Aardman's Pirates! risks choppy waters in the US
The plot of the latest Aardman film The Pirates! In An Adventure with Scientists is, perhaps, a uniquely British storyline so how well is the movie likely to fare with the tricky American audiences?
The Pirates! tells the story of an incompetent pirate captain, called Pirate Captain, and his crew who set off on an adventure with Charles Darwin.
It's Darwin, though, as never seen before. The father of modern scientific thought is reduced to a lovesick heap by an evil Queen Victoria, who wants to capture the pirate captain's beloved parrot.
The film is adapted from the book by Gideon Defoe and once again, Aardman - the company that created Chicken Run, Arthur Christmas and Wallace & Gromit - makes use of its traditional claymation puppets, but for the first time they are combined with digital 3D technology.
Hugh Grant declares himself "reluctant" to act these days, but director Peter Lord tempted him to provide the voice of Pirate Captain.
"How could I turn Aardman down?" says Grant "For a start, they're British, I adore their films. I grew up watching Peter Lord's creation, Morph on TV. Plus, the film has a surreal childishness about it that is exactly my sense of humour. I couldn't say no to them."
"Aardman is quite rightly a national treasure," says former Doctor Who David Tennant, who voices Charles Darwin. "It was a major part in my decision to get on board."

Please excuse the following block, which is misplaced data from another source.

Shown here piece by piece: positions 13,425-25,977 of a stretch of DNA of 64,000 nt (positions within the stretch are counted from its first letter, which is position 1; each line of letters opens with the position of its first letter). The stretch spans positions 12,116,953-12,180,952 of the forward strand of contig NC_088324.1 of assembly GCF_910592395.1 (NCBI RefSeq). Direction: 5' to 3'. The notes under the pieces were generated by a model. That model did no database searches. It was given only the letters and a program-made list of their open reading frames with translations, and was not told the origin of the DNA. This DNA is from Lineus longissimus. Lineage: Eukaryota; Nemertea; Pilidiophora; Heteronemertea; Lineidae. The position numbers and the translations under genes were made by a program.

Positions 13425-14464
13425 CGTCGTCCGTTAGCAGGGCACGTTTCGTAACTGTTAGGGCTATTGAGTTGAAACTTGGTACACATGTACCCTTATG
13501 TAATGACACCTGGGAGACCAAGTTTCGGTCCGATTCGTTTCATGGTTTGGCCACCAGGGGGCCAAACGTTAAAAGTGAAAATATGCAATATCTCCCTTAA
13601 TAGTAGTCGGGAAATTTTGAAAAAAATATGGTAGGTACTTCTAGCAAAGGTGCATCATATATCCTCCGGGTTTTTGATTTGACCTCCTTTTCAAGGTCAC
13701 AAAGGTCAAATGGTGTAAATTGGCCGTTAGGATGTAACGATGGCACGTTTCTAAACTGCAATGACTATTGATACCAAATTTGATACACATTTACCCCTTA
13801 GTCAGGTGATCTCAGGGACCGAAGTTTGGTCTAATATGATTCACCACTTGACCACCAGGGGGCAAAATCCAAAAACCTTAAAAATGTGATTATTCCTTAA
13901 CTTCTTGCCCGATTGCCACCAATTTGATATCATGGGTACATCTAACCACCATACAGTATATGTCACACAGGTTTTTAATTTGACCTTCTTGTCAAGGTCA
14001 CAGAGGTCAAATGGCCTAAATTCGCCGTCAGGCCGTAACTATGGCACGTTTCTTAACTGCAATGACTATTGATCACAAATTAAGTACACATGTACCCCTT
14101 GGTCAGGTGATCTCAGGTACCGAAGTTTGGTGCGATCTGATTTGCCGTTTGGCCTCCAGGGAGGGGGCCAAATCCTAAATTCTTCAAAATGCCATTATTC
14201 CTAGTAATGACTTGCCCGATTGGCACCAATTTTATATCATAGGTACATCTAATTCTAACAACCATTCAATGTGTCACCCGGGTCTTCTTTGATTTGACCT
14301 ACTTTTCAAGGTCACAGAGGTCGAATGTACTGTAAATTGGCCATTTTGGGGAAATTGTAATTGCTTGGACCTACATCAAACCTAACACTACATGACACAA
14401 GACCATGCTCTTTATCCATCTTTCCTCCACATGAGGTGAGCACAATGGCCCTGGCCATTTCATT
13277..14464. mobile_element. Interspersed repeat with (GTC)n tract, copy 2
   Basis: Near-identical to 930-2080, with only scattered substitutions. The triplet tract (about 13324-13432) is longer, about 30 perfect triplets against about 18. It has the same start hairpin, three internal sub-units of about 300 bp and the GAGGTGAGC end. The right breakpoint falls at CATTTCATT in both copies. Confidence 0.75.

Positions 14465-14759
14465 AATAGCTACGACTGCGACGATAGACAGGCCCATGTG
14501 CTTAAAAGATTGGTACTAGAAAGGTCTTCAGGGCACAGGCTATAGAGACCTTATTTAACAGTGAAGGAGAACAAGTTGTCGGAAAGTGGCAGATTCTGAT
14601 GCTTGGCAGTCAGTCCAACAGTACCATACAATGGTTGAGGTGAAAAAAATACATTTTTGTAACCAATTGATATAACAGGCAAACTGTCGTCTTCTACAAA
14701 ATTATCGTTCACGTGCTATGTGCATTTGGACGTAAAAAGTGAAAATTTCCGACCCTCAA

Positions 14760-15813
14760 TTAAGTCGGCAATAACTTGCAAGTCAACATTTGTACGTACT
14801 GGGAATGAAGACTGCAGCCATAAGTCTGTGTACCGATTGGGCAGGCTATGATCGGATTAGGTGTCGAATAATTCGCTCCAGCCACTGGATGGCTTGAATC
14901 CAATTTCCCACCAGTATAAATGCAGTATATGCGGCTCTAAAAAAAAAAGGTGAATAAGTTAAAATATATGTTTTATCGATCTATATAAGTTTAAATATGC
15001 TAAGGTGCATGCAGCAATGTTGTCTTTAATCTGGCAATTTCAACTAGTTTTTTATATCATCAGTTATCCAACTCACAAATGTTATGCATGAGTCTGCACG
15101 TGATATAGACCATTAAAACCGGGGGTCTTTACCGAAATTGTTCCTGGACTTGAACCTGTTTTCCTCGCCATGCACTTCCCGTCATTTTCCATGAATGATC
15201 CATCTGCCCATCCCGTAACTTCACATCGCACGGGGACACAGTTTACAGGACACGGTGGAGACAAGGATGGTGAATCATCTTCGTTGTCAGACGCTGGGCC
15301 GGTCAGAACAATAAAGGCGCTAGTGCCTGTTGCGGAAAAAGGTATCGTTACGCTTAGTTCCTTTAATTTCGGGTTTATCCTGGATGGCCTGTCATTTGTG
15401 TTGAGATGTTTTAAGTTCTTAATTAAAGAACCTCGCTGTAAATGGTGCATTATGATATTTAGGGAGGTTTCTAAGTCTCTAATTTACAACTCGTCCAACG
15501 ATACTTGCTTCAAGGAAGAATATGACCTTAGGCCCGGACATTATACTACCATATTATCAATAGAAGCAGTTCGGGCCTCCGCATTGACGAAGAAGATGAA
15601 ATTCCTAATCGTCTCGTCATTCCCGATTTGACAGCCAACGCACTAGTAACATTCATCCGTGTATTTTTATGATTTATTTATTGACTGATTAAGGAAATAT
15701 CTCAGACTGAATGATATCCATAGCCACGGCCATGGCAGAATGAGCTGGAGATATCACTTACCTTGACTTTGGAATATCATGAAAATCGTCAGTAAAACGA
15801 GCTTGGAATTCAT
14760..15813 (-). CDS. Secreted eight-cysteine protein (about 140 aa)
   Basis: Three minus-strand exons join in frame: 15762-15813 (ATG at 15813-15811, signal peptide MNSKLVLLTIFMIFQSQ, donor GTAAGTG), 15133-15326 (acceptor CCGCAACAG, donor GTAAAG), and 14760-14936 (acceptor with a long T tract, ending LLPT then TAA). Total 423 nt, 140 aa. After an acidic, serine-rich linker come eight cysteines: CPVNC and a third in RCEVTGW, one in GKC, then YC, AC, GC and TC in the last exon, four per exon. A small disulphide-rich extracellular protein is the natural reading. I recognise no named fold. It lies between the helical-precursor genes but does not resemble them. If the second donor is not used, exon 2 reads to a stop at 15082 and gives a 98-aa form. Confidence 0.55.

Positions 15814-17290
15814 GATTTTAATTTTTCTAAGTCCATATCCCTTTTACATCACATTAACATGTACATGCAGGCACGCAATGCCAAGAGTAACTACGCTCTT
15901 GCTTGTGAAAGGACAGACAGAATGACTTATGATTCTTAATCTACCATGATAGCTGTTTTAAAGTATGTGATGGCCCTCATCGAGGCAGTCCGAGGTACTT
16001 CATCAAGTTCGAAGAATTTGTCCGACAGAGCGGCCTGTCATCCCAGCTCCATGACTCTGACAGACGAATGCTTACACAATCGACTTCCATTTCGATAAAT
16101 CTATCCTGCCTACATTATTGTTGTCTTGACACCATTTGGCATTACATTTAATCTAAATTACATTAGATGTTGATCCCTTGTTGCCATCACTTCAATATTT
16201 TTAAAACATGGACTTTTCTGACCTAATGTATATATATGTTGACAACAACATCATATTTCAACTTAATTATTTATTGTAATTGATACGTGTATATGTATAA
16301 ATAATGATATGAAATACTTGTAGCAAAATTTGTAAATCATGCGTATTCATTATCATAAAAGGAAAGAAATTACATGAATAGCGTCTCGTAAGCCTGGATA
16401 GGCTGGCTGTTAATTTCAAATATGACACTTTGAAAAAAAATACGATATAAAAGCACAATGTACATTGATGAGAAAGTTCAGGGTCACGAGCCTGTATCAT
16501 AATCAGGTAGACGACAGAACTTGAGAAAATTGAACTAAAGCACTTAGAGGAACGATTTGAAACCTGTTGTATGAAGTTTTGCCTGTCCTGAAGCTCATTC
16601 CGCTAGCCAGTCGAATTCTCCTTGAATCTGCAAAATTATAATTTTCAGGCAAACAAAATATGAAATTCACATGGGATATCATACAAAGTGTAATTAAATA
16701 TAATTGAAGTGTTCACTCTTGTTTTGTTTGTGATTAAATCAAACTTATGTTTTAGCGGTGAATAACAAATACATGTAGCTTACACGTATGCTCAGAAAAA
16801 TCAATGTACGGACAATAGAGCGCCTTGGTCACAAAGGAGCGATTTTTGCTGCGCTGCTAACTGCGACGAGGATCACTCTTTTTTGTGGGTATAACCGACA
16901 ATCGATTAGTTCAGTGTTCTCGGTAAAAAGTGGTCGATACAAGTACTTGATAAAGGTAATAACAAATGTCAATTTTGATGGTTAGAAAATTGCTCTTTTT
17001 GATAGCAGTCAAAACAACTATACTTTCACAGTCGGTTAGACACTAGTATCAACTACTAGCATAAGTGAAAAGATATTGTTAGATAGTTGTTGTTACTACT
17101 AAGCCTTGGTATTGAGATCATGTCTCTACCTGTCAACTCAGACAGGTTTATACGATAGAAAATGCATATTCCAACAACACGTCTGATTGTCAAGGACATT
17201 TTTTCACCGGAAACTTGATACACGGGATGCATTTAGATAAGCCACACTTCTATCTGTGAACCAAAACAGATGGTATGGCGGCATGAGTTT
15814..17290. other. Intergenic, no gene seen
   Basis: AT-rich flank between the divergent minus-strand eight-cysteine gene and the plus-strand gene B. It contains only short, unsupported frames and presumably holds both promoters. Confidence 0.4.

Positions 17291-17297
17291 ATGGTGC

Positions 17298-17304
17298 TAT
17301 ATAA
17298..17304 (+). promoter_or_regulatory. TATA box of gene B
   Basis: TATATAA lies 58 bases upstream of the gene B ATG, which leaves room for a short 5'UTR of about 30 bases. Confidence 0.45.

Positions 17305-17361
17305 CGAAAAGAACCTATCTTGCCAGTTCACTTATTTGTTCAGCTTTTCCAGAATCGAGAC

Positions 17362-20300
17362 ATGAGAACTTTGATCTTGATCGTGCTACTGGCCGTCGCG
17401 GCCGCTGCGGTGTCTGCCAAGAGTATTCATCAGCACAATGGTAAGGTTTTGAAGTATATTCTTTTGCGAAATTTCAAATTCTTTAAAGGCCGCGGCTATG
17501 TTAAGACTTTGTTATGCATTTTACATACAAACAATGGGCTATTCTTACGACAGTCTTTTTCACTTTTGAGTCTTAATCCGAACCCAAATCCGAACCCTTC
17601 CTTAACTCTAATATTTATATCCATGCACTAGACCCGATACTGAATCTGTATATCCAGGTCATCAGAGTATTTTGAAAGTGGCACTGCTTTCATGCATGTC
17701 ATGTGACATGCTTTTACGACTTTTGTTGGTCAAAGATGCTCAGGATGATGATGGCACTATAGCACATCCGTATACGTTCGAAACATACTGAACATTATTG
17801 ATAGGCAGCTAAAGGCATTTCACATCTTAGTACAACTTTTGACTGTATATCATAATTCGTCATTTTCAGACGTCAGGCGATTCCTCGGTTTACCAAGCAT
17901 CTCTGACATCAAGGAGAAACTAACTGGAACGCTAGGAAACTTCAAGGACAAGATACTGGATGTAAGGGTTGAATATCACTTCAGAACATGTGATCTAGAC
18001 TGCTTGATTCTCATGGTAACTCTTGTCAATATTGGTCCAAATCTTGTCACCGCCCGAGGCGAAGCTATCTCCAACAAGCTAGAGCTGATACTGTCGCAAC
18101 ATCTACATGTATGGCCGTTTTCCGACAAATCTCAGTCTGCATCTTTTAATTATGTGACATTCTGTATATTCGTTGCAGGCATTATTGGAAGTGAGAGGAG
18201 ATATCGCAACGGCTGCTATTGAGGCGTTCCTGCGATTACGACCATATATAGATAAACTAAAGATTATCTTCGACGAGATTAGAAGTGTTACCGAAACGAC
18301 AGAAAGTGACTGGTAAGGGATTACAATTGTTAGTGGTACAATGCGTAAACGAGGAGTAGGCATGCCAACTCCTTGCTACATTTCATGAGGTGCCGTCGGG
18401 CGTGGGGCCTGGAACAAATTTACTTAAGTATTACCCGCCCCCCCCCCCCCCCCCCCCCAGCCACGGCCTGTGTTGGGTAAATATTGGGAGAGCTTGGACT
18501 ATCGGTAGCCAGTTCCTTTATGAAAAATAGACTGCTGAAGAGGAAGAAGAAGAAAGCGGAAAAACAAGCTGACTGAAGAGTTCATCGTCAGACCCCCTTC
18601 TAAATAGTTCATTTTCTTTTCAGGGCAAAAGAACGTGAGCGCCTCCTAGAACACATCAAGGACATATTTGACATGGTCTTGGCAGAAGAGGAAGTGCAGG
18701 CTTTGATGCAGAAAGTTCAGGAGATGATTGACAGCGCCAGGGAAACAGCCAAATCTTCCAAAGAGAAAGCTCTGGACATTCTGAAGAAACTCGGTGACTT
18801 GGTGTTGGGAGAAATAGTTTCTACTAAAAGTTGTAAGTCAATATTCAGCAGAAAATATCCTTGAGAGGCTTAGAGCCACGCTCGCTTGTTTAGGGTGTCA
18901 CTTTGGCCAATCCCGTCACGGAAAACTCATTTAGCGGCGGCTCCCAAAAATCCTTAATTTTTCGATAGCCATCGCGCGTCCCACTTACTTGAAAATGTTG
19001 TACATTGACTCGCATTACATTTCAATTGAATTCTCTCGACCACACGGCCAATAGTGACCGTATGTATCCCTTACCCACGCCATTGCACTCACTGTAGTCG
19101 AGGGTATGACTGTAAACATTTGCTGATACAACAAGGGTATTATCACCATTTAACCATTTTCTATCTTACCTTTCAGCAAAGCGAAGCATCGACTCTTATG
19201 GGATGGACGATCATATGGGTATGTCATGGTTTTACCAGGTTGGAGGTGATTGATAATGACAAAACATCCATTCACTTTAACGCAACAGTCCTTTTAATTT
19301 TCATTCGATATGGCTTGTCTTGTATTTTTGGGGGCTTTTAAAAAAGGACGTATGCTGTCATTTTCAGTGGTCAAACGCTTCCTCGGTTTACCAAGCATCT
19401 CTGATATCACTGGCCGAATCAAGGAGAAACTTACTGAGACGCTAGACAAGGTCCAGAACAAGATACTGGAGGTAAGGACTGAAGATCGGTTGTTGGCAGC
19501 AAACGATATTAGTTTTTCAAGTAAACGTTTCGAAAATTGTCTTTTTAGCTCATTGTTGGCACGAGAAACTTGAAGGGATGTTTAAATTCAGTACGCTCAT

Based in Bristol, Aardman is a household name in the UK. Yet despite its status, until last week the Oscar-winning company was threatening to leave the UK for cheaper production in Eastern Europe, unless tax breaks were introduced for their industry.
Chancellor George Osborne has responded, promising to keep "Wallace & Gromit exactly where they are" - but it's not the only challenge facing Aardman - and the rest of the British animation industry.
The Pirates! is being released in 30 countries. It'll also be released in the USA at the end of April.
Aardman's three Oscars for the Wallace & Gromit series may encourage perceptions that its films are an easy sell to the all-important US market. The reality, according to Peter Lord, co-owner of Aardman, is somewhat different.
"My attitude is one of hope," he explains. "We do what we do and we hope the rest of the world will come to the party. I shall now be going around North America and beating a drum and wearing a sandwich board to get them to come to the cinema.
"We'd be interested in doing a sequel for this film because I'd love to re-explore this bunch of characters but it entirely depends upon box office business.
"This is a really rash thing to say, but most of the rest of the world I am quite confident about. We always do really well in places like France and Germany, but America is the tricky one, and that's because I think our brand of comedy is less familiar to them."
"Aardman has a Britishness about it, and a very quirky British sense of humour," says Ray Bennett of The Hollywood Reporter.
"So unless there's a key American character in one of their animations - Mel Gibson was the main voice of Chicken Run back in 2000 - I'm not so sure American audiences respond to it, except in niche fashion. Two of the Wallace & Gromit Oscars were for short films, and that's a highly specialised category."